44% of employees haven’t gone through employer-arranged cybersecurity training, according to a study commissioned by NordLocker, an encrypted cloud service provider.
This is a worrying statistic because the study reveals that 77% of professionals handle confidential data at work. The study covered 1,500 employees in the US from five different industries that are top targets of ransomware (education, healthcare, law, finance, and IT).
“The lack of employee cybersecurity training is alarming because the human element has been known to be the cause behind the majority of cyberattacks. Firms that don’t make their employees aware of the potential risks and telltale signs of cybercrime run a big risk that is not worth the consequences,” explains Oliver Noble, a cybersecurity expert at NordLocker.
12% don’t use any cybersecurity tools
The study reveals that 12% don’t use any cybersecurity tools at work at all. Among those who do employ safety measures on their digital devices, antivirus software prevails (68%), followed by password managers (59%), a VPN (51%), and a file encryption tool (42%).
“Cyber racketeers often go for the most sensitive, and thus the most vital data firms have. Without providing cybersecurity tools and enforcing their use, employers not only risk freezing their business to a complete halt but also gamble away potential clients that might become wary of the firm due to questionable security and damaged reputation,” says Oliver.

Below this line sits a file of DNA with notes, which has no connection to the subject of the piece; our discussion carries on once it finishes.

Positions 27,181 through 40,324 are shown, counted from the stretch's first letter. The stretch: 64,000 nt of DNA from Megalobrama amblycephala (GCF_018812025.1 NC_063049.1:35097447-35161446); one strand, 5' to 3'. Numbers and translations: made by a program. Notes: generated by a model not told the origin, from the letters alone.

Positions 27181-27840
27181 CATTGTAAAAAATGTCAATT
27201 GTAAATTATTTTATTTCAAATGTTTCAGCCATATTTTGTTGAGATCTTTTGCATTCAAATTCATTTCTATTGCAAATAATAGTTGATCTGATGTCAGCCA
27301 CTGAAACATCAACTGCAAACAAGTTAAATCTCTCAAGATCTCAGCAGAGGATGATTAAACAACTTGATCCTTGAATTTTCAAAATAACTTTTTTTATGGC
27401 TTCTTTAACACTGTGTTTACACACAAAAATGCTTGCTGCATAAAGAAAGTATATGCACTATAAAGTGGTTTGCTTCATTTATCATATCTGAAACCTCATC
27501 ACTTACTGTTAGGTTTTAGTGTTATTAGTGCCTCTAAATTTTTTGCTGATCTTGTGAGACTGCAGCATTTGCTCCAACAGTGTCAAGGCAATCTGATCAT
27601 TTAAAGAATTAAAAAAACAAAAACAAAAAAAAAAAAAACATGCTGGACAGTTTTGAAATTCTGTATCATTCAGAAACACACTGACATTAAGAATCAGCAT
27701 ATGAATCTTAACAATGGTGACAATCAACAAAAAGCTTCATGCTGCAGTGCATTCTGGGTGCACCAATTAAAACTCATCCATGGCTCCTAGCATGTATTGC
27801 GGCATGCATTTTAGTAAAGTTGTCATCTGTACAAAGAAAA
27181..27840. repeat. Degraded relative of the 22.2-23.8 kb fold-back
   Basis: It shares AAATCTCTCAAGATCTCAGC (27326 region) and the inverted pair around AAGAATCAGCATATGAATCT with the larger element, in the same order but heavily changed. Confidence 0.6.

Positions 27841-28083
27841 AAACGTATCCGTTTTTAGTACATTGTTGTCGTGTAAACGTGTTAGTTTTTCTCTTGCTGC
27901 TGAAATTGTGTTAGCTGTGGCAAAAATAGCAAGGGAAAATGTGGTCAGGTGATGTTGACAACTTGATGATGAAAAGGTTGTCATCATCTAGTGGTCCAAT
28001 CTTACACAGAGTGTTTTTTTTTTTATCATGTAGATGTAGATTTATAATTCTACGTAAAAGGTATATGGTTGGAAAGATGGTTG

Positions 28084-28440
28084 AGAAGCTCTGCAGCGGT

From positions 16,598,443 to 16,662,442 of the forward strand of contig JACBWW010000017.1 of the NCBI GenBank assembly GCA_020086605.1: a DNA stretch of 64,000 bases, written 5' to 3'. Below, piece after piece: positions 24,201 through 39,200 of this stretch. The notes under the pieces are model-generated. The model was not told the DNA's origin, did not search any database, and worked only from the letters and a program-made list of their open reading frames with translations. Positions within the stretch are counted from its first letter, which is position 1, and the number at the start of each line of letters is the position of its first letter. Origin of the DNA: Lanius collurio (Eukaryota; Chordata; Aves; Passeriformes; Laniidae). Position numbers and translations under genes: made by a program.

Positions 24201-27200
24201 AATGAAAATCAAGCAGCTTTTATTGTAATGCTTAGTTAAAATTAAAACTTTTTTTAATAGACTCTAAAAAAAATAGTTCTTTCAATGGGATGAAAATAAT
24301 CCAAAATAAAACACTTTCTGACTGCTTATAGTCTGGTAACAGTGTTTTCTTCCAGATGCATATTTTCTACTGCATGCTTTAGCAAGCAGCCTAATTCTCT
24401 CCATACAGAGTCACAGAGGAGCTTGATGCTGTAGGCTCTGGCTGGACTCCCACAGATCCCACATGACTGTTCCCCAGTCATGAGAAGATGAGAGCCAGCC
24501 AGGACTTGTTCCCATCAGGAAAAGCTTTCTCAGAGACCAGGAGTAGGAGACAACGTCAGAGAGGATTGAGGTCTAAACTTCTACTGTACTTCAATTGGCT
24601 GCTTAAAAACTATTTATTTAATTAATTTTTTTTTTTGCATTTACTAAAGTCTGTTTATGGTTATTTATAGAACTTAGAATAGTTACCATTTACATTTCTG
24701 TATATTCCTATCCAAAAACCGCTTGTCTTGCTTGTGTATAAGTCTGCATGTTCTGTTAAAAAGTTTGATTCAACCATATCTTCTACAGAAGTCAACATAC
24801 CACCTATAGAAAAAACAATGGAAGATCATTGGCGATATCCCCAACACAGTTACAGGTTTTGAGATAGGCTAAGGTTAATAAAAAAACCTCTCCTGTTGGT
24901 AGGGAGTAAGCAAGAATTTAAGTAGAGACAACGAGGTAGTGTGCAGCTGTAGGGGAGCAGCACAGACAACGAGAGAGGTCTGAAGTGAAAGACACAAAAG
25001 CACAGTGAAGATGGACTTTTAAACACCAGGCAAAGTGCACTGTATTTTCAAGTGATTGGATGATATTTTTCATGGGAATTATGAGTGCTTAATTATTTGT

% of employees that had cybersecurity training at work
% of employees that handle confidential data at work
What cybersecurity tools are used at work
|File encryption tool||59%||52%||40%||24%||36%||42%|
Who is responsible if an employee accidentally causes a data breach?
When asked who should be responsible if someone accidentally caused a data breach in their workplace, most workers answered with “both the employer and the employee” (47%). However, 22% of respondents would blame the firm exclusively if a data breach occurred.
How can organisations stay on top of their cybersecurity?
Five easy-to-implement cybersecurity practices for businesses of all types:
- Ensure your employees use strong and unique passwords to connect to your systems. Better yet, implement multi-factor authentication.
- Secure your email by training your staff to identify signs of phishing, especially when an email contains attachments and links.
- Implement and enforce periodic data backup and restoration processes. An encrypted cloud might be the most secure solution for this.
- Adopt zero-trust network access, meaning that every access request to digital resources by a staff member should be granted only after their identity has been fully verified.
- Encrypt files to avoid data leaks. Even if encrypted files are stolen from firm computers, hackers won’t be able to access their content and threaten you with exposing the data.